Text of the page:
Self-taught Algerian artist Baya Mahieddine was orphaned at age five. Encouraged by her adoptive French parents, living in Algeria, to pursue art (although she remained illiterate), she began painting and sculpting in clay as early as 1943. Her work was soon discovered by gallerist Aimé Maeght who, along with André Breton, organised an exhibition of her works in Paris in 1947. Baya’s colourful mélange of surreal, childlike imagery, rich in symbols and ornamentation ranging from mystical to pagan to her Arab-Amazigh origins drew the attention of Henri Matisse and Pablo Picasso, with whom she later collaborated in the renowned Madoura pottery studio in Vallauris.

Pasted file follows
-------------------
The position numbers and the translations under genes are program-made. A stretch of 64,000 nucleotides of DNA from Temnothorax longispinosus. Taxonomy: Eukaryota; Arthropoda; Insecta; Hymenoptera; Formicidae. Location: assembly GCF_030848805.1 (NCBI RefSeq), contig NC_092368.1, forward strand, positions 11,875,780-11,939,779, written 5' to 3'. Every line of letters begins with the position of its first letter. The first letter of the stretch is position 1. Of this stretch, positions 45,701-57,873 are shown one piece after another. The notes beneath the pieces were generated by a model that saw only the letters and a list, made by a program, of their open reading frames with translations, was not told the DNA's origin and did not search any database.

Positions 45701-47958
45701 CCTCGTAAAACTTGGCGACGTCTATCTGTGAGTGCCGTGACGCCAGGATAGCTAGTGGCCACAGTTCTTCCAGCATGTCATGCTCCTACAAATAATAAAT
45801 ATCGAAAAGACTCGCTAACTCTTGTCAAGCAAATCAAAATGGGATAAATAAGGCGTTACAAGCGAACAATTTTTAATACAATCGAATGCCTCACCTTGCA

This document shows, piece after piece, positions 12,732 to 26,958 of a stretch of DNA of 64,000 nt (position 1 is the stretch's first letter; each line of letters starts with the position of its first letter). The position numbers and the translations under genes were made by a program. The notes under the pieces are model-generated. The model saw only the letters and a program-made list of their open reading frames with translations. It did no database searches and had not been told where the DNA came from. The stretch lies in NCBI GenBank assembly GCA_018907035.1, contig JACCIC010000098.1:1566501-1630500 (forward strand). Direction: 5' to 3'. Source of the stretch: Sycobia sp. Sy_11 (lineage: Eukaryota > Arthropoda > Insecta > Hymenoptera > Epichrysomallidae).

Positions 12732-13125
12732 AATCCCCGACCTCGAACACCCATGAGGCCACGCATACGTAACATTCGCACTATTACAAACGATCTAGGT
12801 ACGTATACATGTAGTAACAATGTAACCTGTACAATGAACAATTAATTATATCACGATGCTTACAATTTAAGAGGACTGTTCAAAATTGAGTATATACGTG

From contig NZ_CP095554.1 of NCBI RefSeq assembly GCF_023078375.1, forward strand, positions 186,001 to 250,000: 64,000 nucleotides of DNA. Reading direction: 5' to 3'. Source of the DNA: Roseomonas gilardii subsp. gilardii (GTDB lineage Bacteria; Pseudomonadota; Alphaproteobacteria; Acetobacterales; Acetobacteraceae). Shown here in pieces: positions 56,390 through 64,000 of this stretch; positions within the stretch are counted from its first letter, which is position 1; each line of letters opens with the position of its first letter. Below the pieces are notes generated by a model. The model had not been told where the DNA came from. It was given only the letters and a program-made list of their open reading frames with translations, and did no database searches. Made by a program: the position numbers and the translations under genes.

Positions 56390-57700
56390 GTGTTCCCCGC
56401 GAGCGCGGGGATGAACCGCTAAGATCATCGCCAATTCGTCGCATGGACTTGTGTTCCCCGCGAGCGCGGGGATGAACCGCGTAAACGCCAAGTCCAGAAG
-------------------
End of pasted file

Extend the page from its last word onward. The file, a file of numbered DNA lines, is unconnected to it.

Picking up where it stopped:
In 1982, Baya had a solo exhibition at the Museum Cantini in Marseille inaugurated by French President François Mitterrand in presence of the Mayor of Algiers and the Minister of Culture, Jack Lang. In 1986, she participated at the 2nd Biennial of La Havana, Cuba. In July 1987, she was honored by Algerian president Chadli. From 1980, Baya started suffering from a serious disease and died on November 9, 1998. Since her death, Baya’s work has been exhibited extensively in various museums and galleries. In 2018, Grey Art Gallery at New York University organised her first North American exhibition Baya, Woman of Algiers. Baya’s work is the subject of several international publications and her works can be found in numerous public and private collections worldwide.